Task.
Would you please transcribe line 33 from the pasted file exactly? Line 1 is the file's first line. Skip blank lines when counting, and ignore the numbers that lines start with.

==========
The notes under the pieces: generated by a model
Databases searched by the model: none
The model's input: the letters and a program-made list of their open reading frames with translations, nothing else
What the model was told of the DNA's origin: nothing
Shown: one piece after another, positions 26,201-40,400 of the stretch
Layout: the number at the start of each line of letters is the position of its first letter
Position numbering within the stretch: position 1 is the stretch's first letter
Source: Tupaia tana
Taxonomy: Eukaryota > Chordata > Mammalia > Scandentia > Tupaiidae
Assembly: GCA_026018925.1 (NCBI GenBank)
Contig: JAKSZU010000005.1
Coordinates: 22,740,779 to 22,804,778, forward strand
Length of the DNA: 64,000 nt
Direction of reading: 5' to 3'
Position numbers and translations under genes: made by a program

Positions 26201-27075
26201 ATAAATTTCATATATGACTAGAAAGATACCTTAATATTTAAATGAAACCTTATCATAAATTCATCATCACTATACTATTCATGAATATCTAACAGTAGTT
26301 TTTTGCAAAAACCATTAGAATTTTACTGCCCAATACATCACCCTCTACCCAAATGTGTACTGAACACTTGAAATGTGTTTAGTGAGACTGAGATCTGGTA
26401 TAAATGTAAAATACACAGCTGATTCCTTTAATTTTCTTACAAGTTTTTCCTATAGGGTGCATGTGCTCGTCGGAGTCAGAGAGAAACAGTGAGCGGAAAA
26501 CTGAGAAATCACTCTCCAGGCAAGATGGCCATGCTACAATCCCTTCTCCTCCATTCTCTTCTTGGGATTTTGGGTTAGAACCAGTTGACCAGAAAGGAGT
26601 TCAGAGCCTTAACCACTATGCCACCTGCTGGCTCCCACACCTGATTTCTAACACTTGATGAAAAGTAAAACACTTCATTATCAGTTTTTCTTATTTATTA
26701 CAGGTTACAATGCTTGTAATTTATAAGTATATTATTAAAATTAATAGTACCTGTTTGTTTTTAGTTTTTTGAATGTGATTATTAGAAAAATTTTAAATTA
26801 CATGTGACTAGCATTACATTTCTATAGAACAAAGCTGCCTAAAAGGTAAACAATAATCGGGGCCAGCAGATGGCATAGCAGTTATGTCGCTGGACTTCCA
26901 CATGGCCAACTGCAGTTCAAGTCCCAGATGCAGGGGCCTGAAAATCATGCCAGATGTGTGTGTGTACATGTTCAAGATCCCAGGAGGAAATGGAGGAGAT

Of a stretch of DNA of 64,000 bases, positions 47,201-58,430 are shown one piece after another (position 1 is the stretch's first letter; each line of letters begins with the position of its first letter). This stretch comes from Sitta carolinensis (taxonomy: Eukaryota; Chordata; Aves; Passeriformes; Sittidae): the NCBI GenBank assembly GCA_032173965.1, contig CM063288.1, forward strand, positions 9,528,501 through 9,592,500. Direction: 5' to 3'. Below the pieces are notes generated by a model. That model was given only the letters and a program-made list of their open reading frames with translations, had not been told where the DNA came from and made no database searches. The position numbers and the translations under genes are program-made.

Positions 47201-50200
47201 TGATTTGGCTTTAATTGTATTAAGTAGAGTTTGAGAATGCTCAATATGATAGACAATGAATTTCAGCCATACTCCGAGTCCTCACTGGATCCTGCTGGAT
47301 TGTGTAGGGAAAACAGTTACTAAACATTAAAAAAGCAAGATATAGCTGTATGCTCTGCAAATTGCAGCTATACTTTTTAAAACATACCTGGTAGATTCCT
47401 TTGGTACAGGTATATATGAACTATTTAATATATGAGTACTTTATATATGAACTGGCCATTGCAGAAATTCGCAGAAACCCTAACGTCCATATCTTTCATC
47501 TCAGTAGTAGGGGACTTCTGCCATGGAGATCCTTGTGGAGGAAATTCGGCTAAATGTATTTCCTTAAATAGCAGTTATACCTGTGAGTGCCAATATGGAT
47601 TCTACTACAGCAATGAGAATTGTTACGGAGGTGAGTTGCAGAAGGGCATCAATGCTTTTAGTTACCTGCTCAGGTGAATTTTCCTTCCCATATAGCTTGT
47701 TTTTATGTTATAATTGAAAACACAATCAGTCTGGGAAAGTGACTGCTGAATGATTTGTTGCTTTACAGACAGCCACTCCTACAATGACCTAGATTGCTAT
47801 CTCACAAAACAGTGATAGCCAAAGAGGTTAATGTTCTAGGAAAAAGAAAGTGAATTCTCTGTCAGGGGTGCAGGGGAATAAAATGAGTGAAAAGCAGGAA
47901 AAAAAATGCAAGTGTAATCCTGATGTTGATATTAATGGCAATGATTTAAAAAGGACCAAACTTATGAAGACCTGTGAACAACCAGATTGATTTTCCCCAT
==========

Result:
47801 CTCACAAAACAGTGATAGCCAAAGAGGTTAATGTTCTAGGAAAAAGAAAGTGAATTCTCTGTCAGGGGTGCAGGGGAATAAAATGAGTGAAAAGCAGGAA